The opinion of the court was delivered by: Mitchell, M.J.
Memorandum Opinion and Order
Robert U. Story has presented a petition for a writ of habeas corpus which he has been granted leave to prosecute in forma pauperis. For the reasons set forth below, the petition will be dismissed and because reasonable jurists could not conclude that a viable basis for appeal exists, a certificate of appealability will be denied.
Story was convicted in 1989 of prostitution and related offenses, corruption of minors and simple assault at No. 1422 of 1989, in the Court of Common Pleas of Allegheny County, Pennsylvania, and was sentenced on August 24, 1989 to a two to five year period of imprisonment to be followed by a period of parole.*fn1 After a series of parole violations the petitioner reached his maximum sentence on January 20, 1999.*fn2 Thereafter, the petitioner was reentered into the correctional system on a totally unrelated offense in 2004.*fn3
It would appear that the petitioner is not challenging his 1989 conviction but rather the collateral consequences of that conviction imposed by Pennsylvania Megan's Law, 42 Pa.C.S. 9795.1(a). As applied to him, the latter provides that the petitioner register as a sexual offender for a period of ten years. This he acknowledged on September 6, 1996.*fn4 Thus, while his obligation to register should have expired in 2006, that obligation continues through January 9, 2011 due to his repeated periods of noncompliance throughout the original time period.*fn5 It is this obligation which Story seeks to challenge here.
It is provided in 28 U.S.C. §2254(b) that:
An application for a writ of habeas corpus in behalf of a person in custody pursuant to the judgment of a State court shall not be granted unless it appears that the applicant has exhausted the remedies available in the courts of the State, or that there is either an absence of available State corrective process or the existence of circumstances rendering such process ineffective to protect the rights of the prisoner.
For purposes of implementing this statute, the term "in custody" as been interpreted not to include the requirement for registration as a sexual predator. Leslie v. Randle. 296 F.3d 518 (6th Cir.2002); McNab v. Kok, 170 F.3d 1246 (9th Cir.1999); Davis v. Nassau County, 524 F.Supp.2d 182 (E.D.N.Y. 2007). Thus, there is no basis for considering the petition here. However, even if this were not the case the petition would be subject to dismissal for failure to raise the appropriate challenges in the courts of the Commonwealth.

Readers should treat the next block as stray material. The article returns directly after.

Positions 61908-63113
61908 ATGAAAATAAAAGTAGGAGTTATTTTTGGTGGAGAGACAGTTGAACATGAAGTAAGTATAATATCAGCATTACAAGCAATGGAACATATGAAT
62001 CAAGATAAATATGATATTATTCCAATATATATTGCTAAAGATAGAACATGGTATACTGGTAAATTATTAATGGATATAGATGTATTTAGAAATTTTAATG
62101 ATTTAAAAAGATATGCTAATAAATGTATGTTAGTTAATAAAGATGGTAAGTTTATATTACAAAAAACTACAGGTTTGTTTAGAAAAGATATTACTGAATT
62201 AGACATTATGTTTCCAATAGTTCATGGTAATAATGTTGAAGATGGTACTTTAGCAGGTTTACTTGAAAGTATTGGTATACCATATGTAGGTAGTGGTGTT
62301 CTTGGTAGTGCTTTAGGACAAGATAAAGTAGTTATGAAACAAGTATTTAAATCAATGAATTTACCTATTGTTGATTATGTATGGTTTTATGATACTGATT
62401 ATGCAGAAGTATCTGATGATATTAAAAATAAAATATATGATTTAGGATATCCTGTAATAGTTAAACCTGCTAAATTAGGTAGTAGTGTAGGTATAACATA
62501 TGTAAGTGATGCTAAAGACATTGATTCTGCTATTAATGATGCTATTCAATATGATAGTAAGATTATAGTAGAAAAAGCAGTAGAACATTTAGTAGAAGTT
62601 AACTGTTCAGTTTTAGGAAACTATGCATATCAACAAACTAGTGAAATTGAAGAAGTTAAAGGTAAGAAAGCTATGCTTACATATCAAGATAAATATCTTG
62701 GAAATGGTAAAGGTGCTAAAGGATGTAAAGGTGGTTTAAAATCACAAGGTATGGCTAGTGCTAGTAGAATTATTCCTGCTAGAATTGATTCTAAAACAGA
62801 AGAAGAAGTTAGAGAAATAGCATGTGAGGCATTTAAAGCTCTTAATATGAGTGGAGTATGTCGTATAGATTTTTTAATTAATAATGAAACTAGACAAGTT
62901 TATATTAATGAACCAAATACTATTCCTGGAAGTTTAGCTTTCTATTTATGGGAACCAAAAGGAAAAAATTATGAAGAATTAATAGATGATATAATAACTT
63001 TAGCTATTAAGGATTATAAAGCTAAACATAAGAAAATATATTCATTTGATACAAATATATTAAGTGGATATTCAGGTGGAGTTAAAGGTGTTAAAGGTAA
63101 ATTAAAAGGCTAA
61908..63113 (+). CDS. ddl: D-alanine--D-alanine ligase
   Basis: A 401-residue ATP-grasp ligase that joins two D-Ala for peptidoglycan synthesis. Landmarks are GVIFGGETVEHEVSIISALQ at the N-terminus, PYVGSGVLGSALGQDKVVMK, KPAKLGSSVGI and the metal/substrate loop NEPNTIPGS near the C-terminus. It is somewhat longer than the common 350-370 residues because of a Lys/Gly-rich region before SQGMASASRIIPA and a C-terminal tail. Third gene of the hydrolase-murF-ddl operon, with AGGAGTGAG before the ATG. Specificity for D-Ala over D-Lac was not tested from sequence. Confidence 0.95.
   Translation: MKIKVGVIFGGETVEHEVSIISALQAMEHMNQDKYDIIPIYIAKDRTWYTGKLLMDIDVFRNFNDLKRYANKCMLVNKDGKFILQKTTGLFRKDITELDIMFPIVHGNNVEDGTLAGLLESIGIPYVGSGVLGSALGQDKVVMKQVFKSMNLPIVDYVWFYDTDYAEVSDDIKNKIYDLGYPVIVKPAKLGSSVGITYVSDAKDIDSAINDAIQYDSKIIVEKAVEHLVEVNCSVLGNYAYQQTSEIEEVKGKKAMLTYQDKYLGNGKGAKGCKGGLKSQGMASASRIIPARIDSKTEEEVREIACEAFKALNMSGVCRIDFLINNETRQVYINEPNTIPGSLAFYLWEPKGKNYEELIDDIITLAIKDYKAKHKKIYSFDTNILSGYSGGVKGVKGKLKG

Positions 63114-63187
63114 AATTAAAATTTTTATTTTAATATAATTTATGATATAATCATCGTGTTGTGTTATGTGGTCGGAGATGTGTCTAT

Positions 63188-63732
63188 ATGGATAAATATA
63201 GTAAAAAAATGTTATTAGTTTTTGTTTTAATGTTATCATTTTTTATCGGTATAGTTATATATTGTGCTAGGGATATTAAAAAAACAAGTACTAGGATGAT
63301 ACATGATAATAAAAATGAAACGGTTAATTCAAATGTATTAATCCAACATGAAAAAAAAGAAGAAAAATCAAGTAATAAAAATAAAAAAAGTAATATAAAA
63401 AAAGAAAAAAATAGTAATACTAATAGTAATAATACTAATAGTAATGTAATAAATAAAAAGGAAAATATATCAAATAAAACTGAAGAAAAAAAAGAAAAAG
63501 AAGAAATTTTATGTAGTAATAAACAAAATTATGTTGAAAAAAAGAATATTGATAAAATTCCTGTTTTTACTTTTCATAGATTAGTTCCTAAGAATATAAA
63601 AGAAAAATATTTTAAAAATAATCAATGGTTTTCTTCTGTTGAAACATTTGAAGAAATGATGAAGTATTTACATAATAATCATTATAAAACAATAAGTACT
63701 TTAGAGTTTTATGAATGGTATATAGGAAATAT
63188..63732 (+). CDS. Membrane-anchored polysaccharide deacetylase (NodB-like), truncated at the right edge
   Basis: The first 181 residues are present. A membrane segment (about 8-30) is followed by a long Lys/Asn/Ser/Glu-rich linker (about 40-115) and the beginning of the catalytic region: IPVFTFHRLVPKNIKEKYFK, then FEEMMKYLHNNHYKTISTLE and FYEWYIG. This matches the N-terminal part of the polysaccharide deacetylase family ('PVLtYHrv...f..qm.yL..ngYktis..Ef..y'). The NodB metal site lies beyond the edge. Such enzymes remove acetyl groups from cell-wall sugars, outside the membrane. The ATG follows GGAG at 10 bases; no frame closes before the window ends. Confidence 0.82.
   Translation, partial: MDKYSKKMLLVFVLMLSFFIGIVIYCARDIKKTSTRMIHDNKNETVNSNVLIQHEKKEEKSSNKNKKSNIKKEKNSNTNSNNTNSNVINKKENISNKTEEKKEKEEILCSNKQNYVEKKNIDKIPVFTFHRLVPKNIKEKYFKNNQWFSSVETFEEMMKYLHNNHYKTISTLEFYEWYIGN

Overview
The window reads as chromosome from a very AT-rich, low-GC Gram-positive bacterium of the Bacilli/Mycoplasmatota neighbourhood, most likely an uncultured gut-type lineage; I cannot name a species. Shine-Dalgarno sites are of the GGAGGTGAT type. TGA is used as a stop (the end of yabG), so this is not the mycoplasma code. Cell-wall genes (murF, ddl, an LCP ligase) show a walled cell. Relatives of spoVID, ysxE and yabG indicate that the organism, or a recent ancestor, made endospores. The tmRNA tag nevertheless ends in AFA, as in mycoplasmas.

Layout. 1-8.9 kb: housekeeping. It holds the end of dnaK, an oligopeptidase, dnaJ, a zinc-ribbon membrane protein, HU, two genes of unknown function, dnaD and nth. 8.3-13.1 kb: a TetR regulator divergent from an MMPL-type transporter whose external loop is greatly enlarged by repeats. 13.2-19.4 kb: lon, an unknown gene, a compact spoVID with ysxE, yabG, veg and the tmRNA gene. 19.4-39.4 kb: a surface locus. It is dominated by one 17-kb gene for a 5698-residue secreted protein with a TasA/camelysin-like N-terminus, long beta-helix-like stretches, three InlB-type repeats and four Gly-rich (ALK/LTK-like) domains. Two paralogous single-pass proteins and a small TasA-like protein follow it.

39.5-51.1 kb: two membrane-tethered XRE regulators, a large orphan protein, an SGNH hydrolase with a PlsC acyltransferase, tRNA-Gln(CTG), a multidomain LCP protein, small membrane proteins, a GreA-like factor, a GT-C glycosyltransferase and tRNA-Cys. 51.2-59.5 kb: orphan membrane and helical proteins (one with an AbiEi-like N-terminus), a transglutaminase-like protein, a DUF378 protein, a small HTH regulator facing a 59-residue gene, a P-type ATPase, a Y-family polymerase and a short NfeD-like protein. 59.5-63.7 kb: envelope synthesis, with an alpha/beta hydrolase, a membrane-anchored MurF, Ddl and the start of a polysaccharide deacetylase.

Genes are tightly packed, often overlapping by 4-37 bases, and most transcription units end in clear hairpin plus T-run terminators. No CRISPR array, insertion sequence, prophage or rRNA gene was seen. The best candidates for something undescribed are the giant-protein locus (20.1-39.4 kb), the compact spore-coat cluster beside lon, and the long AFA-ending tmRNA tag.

Section 2254 represents a codification of the well-established concept which requires that before a federal court will review any allegations raised by a state prisoner, those allegations must first be presented to that state's highest court for consideration. Preiser v. Rodriguez, 411 U.S. 475 (1973); Braden v. 30th Judicial Circuit Court of Kentucky, 410 U.S. 484 (1973); Doctor v. Walters, 96 F.3d 675 (3d Cir. 1996).
It is only when a petitioner has demonstrated that the available corrective process would be ineffective or futile that the exhaustion requirement will not be imposed. Preiser v. Rodriguez, supra.; Walker v. Vaughn, 53 F.3d 609 (3d Cir. 1995).
If it appears that there are available state court remedies, the court must determine whether a procedural default has occurred. If a procedural default has occurred, the court must determine whether cause or prejudice exists for the default, or whether a fundamental miscarriage of justice would result from a failure to consider the claims. Carter v. Vaughn, 62 F.3d 591 (3d Cir. 1995).
In construing § 2254(d)(1), the Court in Williams v. Taylor, 529 U.S. 362, 412-413 (2000) stated:
Under § 2254(d)(1), the writ may issue only if one of the following two conditions is satisfied - the state-court adjudication resulted in a decision that (1) "was contrary to ... clearly established Federal law, as determined by the Supreme Court of the United States," or (2) "involved an unreasonable application of ... clearly established Federal law, as determined by the Supreme Court of the United States." Under the "contrary to" clause, a federal habeas court may grant the writ if the state court arrives at a conclusion opposite to that reached by this Court on a question of law or if the state court decides a case differently than this Court has on a set of materially indistinguishable facts. Under the "unreasonable application" clause, a federal habeas court may grant the writ if the state court identifies the correct governing legal principle from this Court's decisions but unreasonably applies that principle to the facts of the prisoner's case.
In Hameen v. Delaware, 212 F.3d 226, 235 (3d Cir. 2000), the Court determined:
The Court in Williams v. Taylor held that "[u]nder the 'contrary to' clause, a federal habeas court may grant the writ if the state court arrives at a conclusion opposite to that reached by [the Supreme] Court on a question of law or if the state court decides a case differently than this Court has on a set of materially indistinguishable facts." Williams v. Taylor, further held that "[u]nder the 'unreasonable application' clause, a federal habeas court may grant the writ if the state court identifies the correct legal principle from [the Supreme] Court's decisions but unreasonably applies that principle to the facts of the prisoner's case." The "unreasonable application" inquiry requires the habeas court to "ask whether the state court's application of clearly established federal law was objectively unreasonable." Thus, under the "unreasonable application" clause, "a federal habeas court may not issue the writ simply because that court concludes in its independent judgment that the relevant state-court ...